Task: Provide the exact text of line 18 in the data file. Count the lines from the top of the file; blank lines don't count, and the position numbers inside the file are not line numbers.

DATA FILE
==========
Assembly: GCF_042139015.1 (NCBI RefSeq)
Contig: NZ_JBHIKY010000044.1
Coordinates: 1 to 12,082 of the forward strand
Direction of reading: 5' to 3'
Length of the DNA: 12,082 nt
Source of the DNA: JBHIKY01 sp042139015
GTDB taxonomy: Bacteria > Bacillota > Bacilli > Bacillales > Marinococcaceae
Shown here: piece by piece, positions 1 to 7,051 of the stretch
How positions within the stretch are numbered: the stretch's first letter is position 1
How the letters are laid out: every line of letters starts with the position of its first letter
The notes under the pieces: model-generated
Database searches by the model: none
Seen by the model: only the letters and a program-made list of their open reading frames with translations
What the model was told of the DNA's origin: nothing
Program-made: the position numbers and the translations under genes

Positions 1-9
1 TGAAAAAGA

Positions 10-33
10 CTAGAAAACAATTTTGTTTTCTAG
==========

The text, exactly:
Positions 10-33